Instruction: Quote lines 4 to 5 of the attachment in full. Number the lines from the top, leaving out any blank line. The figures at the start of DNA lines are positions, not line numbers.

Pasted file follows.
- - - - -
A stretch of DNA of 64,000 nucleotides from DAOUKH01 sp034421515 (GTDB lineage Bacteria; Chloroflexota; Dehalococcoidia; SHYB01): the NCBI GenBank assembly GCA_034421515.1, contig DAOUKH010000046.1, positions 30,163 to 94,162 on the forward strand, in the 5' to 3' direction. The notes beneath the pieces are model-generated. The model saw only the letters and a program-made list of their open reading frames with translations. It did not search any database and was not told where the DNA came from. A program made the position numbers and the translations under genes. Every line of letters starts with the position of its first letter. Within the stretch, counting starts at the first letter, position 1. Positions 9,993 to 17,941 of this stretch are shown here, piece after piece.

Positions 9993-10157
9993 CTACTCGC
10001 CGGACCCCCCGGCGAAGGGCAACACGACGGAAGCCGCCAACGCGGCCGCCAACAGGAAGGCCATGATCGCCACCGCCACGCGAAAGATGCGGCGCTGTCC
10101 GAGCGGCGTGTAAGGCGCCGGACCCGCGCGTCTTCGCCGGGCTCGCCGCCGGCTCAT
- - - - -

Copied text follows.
10001 CGGACCCCCCGGCGAAGGGCAACACGACGGAAGCCGCCAACGCGGCCGCCAACAGGAAGGCCATGATCGCCACCGCCACGCGAAAGATGCGGCGCTGTCC
10101 GAGCGGCGTGTAAGGCGCCGGACCCGCGCGTCTTCGCCGGGCTCGCCGCCGGCTCAT